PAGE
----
Amendment agreed to.
Amendments made: No. 143, in page 22, line 7, at end insert
No.144, in page 22, line 9, after `case)' insert `,
No.103 in page 22, line 28, leave out `(4)' and insert `(6)'.[Mr. Denham.]
Mr. Denham: I beg to move amendment No. 145 in page 22, line 37, after `and' insert `(except in prescribed cases.)'.
The Chairman: With this it will be convenient to take Government amendments Nos. 146, 148, 104 and 149.
Mr. Denham: Amendment Nos. 145, 148 and 149 clarify the circumstances in which a health authority may or must carry out a review of contingent removal or suspension and the decisions they are able to reach as a result of the review. Amendment No. 146 prevents a health authority from being able to review
Mr. Swayne: Can the Minister explain what `except in prescribed cases' refers to? Presumably it is the same prescribed cases as are in subsection 5A but could he just explain what those might be?
Mr. Denham: Amendment No. 146 prevents a health authority from reviewing a decision of the appeal authority to impose a contingent removal or suspension on a practitioner. It would be wholly inappropriate for a lower level body, the health authority, to be able change the decision of a higher level body, the appeal authority, hence the reference to ``except in prescribed circumstances'' in relation to a health authority's ability to review a decision. That is what is inserted by amendment No. 145. Amendment No. 104 removes the provision for a health authority to be able to shorten a period of suspension on review.
Amendment agreed to.
Amendments made: No. 146, in page 22, line 39, after 'than' insert
No. 147, in page 22, line 44, leave out `conditionally' and insert `contingently'.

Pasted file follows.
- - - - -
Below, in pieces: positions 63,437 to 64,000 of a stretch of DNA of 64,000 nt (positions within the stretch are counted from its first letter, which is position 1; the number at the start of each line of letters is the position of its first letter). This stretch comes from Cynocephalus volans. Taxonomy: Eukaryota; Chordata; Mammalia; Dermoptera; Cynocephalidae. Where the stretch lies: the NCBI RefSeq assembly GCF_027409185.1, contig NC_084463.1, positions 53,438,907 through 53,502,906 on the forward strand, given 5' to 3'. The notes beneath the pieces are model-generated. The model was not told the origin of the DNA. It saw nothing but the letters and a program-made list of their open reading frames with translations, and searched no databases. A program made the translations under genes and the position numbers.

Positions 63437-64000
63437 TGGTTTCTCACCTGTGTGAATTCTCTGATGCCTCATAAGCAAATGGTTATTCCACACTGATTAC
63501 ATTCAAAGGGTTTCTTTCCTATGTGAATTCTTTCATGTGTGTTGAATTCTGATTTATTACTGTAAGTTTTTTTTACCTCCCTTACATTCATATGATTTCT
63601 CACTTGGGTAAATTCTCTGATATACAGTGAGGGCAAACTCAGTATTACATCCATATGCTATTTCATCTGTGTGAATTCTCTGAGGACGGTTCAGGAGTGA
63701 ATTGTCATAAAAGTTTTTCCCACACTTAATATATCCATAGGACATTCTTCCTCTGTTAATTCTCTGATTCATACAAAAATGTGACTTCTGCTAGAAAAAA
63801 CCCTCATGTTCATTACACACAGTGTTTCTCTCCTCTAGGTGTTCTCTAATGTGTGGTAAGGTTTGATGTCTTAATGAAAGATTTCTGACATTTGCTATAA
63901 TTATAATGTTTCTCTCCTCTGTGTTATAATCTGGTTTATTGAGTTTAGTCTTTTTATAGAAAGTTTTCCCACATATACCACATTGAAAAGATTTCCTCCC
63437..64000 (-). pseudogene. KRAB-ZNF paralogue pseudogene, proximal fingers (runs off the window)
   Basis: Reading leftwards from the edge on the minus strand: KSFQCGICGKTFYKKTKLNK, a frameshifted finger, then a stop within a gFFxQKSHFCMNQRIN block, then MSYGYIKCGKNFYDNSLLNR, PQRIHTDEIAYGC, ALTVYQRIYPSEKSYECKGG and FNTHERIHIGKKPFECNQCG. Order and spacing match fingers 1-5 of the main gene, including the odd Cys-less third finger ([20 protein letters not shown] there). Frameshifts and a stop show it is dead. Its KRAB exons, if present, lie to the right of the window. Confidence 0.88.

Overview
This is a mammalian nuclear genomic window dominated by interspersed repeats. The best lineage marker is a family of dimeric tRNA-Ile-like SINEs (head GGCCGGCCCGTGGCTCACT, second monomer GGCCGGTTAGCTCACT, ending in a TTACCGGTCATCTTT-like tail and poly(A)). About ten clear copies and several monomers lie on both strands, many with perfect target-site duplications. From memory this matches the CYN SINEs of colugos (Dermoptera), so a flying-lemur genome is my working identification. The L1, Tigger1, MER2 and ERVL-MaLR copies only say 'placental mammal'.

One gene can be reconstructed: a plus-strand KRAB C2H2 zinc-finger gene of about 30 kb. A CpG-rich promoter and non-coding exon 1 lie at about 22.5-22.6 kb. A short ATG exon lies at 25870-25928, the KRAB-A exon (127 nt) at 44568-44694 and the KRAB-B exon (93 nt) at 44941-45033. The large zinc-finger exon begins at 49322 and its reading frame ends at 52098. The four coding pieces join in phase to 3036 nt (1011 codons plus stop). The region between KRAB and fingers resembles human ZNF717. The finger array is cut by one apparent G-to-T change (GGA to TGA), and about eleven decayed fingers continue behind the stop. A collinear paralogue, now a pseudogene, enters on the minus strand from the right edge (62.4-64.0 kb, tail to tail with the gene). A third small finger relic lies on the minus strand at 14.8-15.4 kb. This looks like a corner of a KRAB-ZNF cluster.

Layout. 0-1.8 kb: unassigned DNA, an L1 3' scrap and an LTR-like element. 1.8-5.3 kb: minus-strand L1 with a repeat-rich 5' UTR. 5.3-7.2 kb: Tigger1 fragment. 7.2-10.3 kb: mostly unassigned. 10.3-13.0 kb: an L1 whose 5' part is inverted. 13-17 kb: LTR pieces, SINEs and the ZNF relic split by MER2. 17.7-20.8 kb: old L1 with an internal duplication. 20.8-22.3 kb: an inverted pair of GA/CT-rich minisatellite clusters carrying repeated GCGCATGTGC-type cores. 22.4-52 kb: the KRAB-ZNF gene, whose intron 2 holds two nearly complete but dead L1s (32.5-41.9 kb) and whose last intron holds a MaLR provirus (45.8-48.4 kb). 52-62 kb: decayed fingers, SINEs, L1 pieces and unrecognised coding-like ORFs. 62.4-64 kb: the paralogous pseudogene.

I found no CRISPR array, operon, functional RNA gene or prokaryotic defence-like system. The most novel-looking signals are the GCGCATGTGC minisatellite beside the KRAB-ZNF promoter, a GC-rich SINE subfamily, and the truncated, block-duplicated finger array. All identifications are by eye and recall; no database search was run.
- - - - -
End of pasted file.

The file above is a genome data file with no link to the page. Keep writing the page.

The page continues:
No. 148, in page 22, line 46, at end insert
No. 104, in page 22, line 47, leave out 'or shorten its period'.
No. 105, in page 23, line 1, leave out `conditional' and insert `contingent'.
No. 149, in page 23, line 2, after `conditions,' insert `impose different conditions,'.
No. 106, in page 23, line 2, leave out `conditional' and insert `contingent'.[Mr. Denham.]
Mr. Swayne: I beg to move amendment No. 179, in page 23, line 7, leave out `21' and insert `28'.
The amendment would extend the time by seven days in which a general practitioner has the right of appeal to the Family Health Service Appeals Authority. The provision of an extra week is consistent with the period for an appeal to the General Medical Council. We regard those two appeal procedures as similar in their consequences for the practitioner if he were delisted. If his accreditation were removed by the health authority, it would be a career-threatening move. Therefore, we think it consistent to equalise the time period.
Mr. Denham: We agree with the thrust of the amendment, for the reasons given. However, we have examined the drafting and found it flawed. If the hon. Gentleman withdraws the amendment, we will introduce amendments on Report.
Mr. Hammond: Will the Minister explain what is wrong with our amendment, as it simply changes the number 21 to 28? The Government may find it disagreeable to accept Opposition amendments, but the Minister is being a bit ingenuous in suggesting that we withdraw our 28 so that he can introduce his 28 on Report.